Does Higher Cost Mean Better Sound? Exploring the Expensive Speaker Debate

Speakers, when considering the breadth of humanity’s history of technological innovation, are a relatively recent phenomenon. The first electric speaker was invented by Johann Philipp Reis in 1861 for use on early telephones, but sound quality was poor and muffled. By 1924, Chester Rice and Edward W. Kellogg would patent the “moving coil”, the basis of modern speaker technology. Since this era, speakers haven’t actually changed all that much, despite the advent of new efficiencies and features. Is it worth, then, buying expensive speakers? Today, we explore the never-ending debate of whether speakers with a higher price tag actually have better sound.

 

What Goes Into A Speaker?

For most speakers, if you take them apart, you’d find the same ten components. This is because modern speakers pretty much all work the same way: translating electrical signals using a magnet to create audible sound so as to fill your room with anything from Bieber to Bach. First up of these pieces is the Yoke, a large chunk of metal that sits at the back of your speaker to provide stability to the entire assembly, like an anchor would to a ship in rough seas. In front of the Yoke is a magnet, which attracts or repels the voice coil, that itself creates an electromagnet field when electricity is pumped through it. The voice coil is connected to the cone or diaphragm, the large drum shaped piece at the front of your speaker. When your speaker is plugged in, electricity forces the voice coil and the magnet to attract or repel each other, pulling on the drum – it’s that vibration which will ultimately make your music audible.

 

Beyond these key components, speakers have a number of pieces that collectively are needed in both expensive and affordable models. The front plate is used with the yoke and the magnet to create a full magnetic circuit while the pole piece is a guide inside your speaker for the voice coil’s movements. To prevent the speaker from tearing itself apart as all its internal mechanisms begin to shake and shimmy, there’s the cotton spider, which stops side-to-side motion. Also helping keep the voice coil where it should be is the suspension. Your speaker has a dust cap to keep external particles from getting into the voice coil, the housing or chassis holds everything together in a neat container, and the surround or the front material that connects the cone to the chassis.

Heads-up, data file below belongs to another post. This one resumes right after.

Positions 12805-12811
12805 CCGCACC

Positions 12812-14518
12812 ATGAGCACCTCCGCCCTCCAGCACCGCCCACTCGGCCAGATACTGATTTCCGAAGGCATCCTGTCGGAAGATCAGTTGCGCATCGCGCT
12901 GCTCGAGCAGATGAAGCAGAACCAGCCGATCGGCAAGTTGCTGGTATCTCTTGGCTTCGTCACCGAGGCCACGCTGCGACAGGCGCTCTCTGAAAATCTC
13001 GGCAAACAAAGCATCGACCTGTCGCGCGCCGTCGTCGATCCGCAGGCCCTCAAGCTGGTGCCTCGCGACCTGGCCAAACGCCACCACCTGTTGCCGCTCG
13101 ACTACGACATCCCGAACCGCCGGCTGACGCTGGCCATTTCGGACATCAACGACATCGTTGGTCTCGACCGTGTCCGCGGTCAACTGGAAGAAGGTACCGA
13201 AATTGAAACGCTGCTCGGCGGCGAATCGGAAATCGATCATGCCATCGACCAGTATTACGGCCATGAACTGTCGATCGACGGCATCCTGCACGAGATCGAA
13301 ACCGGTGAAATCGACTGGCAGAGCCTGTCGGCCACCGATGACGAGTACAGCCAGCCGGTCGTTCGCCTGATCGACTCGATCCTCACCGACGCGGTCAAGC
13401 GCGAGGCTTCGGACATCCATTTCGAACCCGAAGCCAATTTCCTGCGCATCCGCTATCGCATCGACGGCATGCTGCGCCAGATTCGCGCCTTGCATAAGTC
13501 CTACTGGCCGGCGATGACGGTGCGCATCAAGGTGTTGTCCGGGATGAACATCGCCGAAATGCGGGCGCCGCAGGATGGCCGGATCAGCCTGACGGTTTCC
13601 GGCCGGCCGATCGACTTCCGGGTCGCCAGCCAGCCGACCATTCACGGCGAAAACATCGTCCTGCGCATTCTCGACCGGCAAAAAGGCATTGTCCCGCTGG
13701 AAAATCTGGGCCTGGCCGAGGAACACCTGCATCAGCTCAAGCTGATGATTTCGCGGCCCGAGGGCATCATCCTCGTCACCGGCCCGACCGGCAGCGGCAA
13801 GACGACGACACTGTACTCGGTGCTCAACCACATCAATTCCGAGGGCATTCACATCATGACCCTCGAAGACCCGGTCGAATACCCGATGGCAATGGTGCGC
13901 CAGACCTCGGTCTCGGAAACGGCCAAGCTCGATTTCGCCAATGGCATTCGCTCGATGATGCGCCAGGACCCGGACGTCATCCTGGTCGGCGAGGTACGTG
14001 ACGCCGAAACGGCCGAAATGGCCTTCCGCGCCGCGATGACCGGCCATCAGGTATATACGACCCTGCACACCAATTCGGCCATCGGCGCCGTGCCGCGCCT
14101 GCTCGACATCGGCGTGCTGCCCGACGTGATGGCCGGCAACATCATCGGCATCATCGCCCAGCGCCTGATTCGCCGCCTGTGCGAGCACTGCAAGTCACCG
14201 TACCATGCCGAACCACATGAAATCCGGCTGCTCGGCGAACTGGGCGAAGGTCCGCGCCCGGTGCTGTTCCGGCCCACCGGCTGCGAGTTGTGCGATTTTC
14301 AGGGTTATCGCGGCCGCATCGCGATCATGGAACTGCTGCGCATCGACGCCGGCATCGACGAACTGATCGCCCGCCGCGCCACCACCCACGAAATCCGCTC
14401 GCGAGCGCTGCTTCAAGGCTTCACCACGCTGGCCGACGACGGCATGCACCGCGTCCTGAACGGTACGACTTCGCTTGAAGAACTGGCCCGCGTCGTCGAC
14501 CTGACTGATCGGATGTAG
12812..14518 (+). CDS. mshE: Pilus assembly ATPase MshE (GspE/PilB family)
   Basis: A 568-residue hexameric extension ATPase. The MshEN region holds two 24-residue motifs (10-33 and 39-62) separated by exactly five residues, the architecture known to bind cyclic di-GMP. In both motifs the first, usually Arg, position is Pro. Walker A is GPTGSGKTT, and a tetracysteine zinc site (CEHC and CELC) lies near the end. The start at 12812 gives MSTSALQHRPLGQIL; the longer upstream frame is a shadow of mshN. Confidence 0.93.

Weighing in on Speaker Pricing

While materials, manufacturing techniques, and brands have changed, evolved and adjusted over time, the above components have largely stayed consistent. So what might cause a speaker to cost thousands, hundreds of thousands, or even millions of dollars?

 

Well, the primary objective, or the prime directive of speaker manufacturers everywhere is to have their product pump out sound that’s as close to reality as possible. So, the sliding scale of pricing should follow that logic: the further away your speaker’s sound output is to reality, the less it should cost. Rather than get lost in numbers, physics, and ohms, you should focus on five speaker characteristics that audiophiles see as most important for reaching the closest to “real” as possible: dynamic range; bass; timbre; size; and build quality.